Russia’s limited options
Ukraine has gradually reduced the Black Sea fleet’s ability to contribute to Russia’s war effort such that, effectively, Russia has lost control of the Black Sea. Its surface ships cannot operate safely in the northwestern Black Sea (the area delimited by the triangle between Odesa, Sevastopol and the Ukraine/Romanian border).
Consequently, some operational options are now out of the question for Russia, such as launching an amphibious assault on Odesa, once a key objective. Other options are rendered more difficult, such as implementing a credible blockade on Ukraine’s Black Sea ports.
But Russia’s three Kilo-class submarines can still launch Kalibr cruise missiles against Ukraine’s territory as they remain safely underwater – they have a range of 400 nautical miles when submerged.
End of the blockade a blow for Moscow
Russia’s blockade has lost credibility – and the less credible that threats to maritime trade are, the easier it is for Ukraine to reach agreements with maritime insurers. Moscow knows this, so it has started to disrupt Ukraine’s trade by attacking grain and port facilities on land. Russia might also try to mine trade routes, including safe corridors, using its Kilo-class submarines that have the capacity to lay mines.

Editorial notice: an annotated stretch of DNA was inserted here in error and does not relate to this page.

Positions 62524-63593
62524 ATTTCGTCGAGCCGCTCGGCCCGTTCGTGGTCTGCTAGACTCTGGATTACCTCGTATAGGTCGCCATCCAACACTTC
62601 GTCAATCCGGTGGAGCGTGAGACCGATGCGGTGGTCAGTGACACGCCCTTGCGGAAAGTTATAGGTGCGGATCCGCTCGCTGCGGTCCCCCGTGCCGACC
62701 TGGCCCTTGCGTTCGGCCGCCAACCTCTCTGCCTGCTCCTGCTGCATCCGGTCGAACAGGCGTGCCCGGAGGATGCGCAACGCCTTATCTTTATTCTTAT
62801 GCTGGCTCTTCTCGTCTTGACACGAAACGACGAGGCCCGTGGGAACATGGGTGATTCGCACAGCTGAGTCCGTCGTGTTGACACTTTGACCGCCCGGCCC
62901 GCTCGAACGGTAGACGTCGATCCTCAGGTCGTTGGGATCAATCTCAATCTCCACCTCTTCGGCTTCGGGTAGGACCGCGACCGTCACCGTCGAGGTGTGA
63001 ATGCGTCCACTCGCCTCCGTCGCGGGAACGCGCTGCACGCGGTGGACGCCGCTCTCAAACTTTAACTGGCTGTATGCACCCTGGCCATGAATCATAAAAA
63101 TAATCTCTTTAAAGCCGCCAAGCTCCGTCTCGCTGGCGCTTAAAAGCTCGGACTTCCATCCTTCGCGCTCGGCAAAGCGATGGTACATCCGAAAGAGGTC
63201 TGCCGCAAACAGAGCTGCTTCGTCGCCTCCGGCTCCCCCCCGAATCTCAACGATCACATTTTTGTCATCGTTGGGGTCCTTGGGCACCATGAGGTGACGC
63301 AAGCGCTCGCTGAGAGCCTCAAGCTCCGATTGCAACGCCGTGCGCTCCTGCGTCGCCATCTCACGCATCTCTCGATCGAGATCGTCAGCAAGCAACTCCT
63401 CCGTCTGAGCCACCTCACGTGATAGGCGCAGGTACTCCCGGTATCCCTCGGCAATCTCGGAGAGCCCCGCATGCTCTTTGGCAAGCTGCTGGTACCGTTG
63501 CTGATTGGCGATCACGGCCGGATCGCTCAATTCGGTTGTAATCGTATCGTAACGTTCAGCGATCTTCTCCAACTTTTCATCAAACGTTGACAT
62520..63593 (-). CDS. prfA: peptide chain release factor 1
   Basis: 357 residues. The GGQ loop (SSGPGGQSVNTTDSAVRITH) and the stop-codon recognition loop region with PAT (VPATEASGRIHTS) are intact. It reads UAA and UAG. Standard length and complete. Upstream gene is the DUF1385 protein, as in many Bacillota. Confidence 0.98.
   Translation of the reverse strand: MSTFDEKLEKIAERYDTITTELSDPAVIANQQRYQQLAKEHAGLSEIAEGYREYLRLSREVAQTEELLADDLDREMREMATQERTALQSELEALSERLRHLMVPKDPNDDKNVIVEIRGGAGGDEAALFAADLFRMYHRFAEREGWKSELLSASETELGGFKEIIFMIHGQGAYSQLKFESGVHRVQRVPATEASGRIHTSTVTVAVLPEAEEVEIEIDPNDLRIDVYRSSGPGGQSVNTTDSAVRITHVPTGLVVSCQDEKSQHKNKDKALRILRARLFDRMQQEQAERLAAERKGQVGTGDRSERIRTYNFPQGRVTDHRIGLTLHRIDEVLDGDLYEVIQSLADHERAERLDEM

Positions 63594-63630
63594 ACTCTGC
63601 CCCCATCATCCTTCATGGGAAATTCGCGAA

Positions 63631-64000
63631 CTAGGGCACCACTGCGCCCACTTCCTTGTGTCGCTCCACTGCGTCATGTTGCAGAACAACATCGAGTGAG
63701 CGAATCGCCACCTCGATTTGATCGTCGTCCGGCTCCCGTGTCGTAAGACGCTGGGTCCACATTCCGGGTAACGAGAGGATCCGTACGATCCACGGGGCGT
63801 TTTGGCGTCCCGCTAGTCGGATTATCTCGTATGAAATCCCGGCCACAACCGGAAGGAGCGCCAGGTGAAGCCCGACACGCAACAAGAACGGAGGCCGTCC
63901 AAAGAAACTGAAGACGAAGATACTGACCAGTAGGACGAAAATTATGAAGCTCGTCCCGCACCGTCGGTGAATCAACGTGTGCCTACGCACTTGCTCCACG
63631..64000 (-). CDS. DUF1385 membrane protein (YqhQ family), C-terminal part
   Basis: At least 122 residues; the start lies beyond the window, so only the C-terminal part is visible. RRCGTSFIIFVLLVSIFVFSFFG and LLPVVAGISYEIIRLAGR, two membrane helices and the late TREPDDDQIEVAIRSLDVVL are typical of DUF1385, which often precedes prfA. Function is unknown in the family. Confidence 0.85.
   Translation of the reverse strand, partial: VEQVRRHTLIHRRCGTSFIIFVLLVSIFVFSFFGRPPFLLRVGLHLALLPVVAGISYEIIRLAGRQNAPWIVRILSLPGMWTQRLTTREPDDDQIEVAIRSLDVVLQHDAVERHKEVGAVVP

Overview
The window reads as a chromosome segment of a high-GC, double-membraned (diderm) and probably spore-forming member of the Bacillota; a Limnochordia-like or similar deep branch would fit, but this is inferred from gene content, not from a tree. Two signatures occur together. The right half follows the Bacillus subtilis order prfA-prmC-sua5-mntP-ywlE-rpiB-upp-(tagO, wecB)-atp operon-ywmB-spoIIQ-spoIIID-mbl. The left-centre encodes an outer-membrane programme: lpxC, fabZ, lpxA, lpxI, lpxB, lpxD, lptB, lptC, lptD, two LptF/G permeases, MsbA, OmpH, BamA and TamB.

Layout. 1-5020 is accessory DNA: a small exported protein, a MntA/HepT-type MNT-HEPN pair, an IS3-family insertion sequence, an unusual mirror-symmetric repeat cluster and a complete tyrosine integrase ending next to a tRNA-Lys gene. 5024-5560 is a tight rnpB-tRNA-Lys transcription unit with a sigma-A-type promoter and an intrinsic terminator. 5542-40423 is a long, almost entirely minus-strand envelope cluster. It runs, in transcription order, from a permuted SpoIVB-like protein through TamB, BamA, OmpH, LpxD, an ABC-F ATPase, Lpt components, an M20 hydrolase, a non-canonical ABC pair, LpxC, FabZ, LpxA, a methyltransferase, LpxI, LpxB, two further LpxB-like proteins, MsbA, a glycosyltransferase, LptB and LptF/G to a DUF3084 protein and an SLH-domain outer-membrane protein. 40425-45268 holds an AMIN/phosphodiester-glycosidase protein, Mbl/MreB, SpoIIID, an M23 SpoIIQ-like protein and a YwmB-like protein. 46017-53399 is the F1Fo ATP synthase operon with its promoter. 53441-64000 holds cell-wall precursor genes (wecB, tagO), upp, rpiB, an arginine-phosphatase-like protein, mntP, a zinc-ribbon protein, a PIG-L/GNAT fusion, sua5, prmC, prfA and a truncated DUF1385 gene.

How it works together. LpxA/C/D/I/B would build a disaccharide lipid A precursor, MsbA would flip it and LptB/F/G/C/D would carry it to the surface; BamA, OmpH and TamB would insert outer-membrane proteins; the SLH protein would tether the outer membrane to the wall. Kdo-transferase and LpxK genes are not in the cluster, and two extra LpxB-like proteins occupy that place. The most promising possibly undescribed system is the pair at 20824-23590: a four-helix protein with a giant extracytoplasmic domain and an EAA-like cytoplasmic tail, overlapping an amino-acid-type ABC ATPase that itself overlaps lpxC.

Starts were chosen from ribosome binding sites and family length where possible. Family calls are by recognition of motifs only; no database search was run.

The anticipated agreement between Nato members Turkey, Bulgaria and Romania on a minesweeping joint force demonstrates that the priority is now establishing secure sea lanes, to reduce risks and insurance costs and thus normalise grain exports.
If confirmed, this agreement would also be significant from a diplomatic perspective. It would demonstrate that Nato is both willing and able to make sea routes safe without the need to bring further ships into the Black Sea (which would clash with Turkey’s application of the Montreux Convention).
This is a very important and strong political, diplomatic and military statement in favour of the defence of freedom of navigation and upholding freedom of the seas. Indeed, it would demonstrate that there is no going back to the situation when Russia’s threats were credible enough to dictate the terms and conditions of navigation and maritime trade in the region.
For Russia’s president, Vladimir Putin, the recent drawbacks in the Black Sea constitute a political blow. Russia now looks weak in Crimea – which is a big problem, given the central role that Crimea plays in Putin’s imperialist narrative. In other words, there is a symbolic aspect to Ukraine’s success, in addition to the material and operational ones.
For Ukraine’s morale, it is priceless. With Russia launching its strongest land offensive in months and winter approaching, Ukraine getting the upper hand at sea would be significant. Let’s not forget that, historically, maritime preponderance has been a decisive factor in winning long wars.
Basil Germond does not work for, consult, own shares in or receive funding from any company or organisation that would benefit from this article, and has disclosed no relevant affiliations beyond their academic appointment.